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De-Grimaldi v. Eaton

Court of Appeals of New Mexico

August 17, 2017

JEAN-CLAUDE DE-GRIMALDI, Petitioner-Appellee,
LEITH EATON, Respondent-Appellant.


          Jean-Claude De-Grimaldi Corona Del Mar, CA Pro Se Appellee

          Sitterly Law Firm, L.L.C. Nicholas Sitterly Albuquerque, NM L. Helen Bennett Albuquerque, NM for Appellant


          M. MONICA ZAMORA, Judge

         {1} Respondent appeals from an annulment decree of marriage and permanent injunction. We issued a calendar notice proposing to affirm. Respondent has filed a memorandum in opposition. We affirm the district court.

         {2} Issue 1:

         Respondent continues to challenge the district court's decision to invalidate the marriage, as opposed to dissolution. [MIO 5] As our Supreme Court has observed, "[f]or a marriage to be valid, it must be formally entered into by contract and solemnized before an appropriate official." Merrill v. Davis, 1983-NMSC-070, ¶ 8, 100 N.M. 552, 673 P.2d 1285; see NMSA 1978, § 40-1-1 (1862-1863) (stating that marriage is a civil contract, requiring consent of the contracting parties). In this case, Petitioner's claim of fear was essentially an argument that there was never a "meeting of the minds, " which "goes to the question of whether a contract was formed in the first place." B & W Constr. Co. v. N.C. Ribble Co., 1987-NMSC-019, ¶ 22, 105 N.M. 448, 734 P.2d 226 (internal quotation marks omitted). Under the circumstances here, the "meeting of the minds" issue needed to be resolved on the basis of whether Petitioner's testimony was believable. Given that this Court lacks any opportunity to observe demeanor, we cannot weigh the credibility of live witnesses. See Tallman v. ABF (Arkansas Best Freight), 1988-NMCA-091, ¶ 3, 108 N.M. 124, 767 P.2d 363, holding modified on other grounds by Delgado v. Phelps Dodge Chino, Inc., 2001-NMSC-034, 131 N.M. 272, 34 P.3d 1148. As such, under out standard of review this Court must defer to the district court, sitting as fact-finder and its decision to believe Petitioner's testimony and that the marriage contract was never formed because there was no "meeting of the minds."

         {3} To the extent that Respondent is challenging [MIO 9-10] the district court's reliance on Petitioner's mental state at the time in question, we believe that the complaint did not need to be amended because this was simply a part of Petitioner's contract argument that was an inherent part of his annulment complaint. In addition, there was no need for expert evidence, because the district court could rely on Petitioner's own testimony with respect to his general mental state at the time the marriage contract was formed.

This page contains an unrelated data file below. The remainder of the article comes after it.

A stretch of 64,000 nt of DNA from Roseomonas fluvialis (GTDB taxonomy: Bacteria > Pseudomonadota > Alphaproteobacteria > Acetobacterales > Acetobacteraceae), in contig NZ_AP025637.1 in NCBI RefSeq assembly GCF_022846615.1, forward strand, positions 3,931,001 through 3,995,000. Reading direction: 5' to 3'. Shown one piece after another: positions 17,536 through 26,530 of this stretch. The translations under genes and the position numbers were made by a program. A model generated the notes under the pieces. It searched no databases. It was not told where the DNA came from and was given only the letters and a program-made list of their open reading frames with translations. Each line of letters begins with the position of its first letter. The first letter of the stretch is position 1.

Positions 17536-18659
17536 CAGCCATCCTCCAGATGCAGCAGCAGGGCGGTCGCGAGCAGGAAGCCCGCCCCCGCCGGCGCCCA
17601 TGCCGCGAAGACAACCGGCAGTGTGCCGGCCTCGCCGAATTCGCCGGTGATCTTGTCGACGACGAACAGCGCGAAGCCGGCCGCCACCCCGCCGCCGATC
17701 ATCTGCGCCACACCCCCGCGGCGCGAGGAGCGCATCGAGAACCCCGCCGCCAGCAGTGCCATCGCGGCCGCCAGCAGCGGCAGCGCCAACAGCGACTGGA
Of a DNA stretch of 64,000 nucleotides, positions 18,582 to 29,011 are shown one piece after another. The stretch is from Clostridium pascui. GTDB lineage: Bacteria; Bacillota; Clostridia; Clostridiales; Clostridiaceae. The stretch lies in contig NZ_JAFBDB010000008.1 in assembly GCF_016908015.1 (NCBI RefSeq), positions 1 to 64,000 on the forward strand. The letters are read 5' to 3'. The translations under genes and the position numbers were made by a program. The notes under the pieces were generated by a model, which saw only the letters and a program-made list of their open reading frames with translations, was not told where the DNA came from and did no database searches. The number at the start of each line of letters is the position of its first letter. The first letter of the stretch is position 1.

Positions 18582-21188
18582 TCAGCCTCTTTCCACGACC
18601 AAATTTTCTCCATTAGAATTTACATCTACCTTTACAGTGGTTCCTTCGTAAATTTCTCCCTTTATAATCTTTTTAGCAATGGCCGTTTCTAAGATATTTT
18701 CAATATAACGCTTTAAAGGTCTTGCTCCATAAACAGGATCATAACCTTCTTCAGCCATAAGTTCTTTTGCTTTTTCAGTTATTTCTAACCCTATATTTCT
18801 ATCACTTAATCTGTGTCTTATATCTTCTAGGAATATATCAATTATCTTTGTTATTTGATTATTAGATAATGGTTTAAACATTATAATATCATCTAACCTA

{4} Issue 2:

         Respondent continues to argue that the district court lacked personal jurisdiction in this case. [MIO 15] We conclude that Respondent waived the personal jurisdiction challenge. Although Respondent moved to dismiss for lack of personal jurisdiction on the same day her attorney filed an entry of appearance [RP 47, 48], she subsequently engaged in the merits of the action prior to the court's ruling on the issue. In fact, one of her complaints in the motion for reconsideration [RP 439] was that the court failed to rule on the personal jurisdiction issue until late in the litigation. Because she chose to engage in the litigation beyond her initial objection, we hold that she waived personal jurisdiction. See Barreras v. N.m. Motor Vehicle Div., 2005-NMCA-055, ¶ 7, 137 N.M. 435, 112 P.3d 296 (stating that general appearance waives challenge to personal jurisdiction); Guthrie v. Threlkeld Co., 1948-NMSC-017, ¶ 8, 52 N.M. 93, 192 P.2d 307 (stating that "any action on the part of the defendant, except to object to the jurisdiction, which recognizes the case as in court, will amount to a general appearance" (internal quotation marks and citation omitted)).

         {5} Issue 3:

         Respondent challenges the district court's ruling that she be permanently enjoined "from using in connection with her name, any part of Petitioner's name, titles, or references associated to the Principality of Monaco." [RP 436; MIO 17] An injunction is an equitable remedy, left to the sound discretion of the district court. See Cafeteria Operators, L.P. v. Coronado-Santa Fe Assocs., L.P., 1998-NMCA-005, ¶ 19, 124 N.M. 440, 952 P.2d 435. Here, under the unique circumstances of this case, we do not believe that the district court abused its discretion, because Petitioner's claim was essentially that Respondent had taken advantage of him, and was continuing this abuse by appropriating his name and alleged titles. Cf. In re Mokiligon, 2005-NMCA-021, ¶ 8, 137 N.M. 22, 106 P.3d 584 (observing that name changes may be denied where there is attempted fraud on the public). With respect to Respondent's claim that she did no harm, we note that harm is one of many factors to be considered. See Wilcox v. Timberon Protective Ass'n, 1990-NMCA-137, ¶ 29, 111 N.M. 478, 806 P.2d 1068, abrogated on other grounds by Agua Fria v. Rowe, 2011-NMCA-054, 149 N.M. 812, 255 P.3d 390. In light of the district court's finding of misconduct on Respondent's part, we believe that the district court could craft a remedy that was specifically directed to the nature of the misconduct and any alleged fruits that it bore.

         {6} For the reasons set forth above, we affirm.

         {7} IT ...

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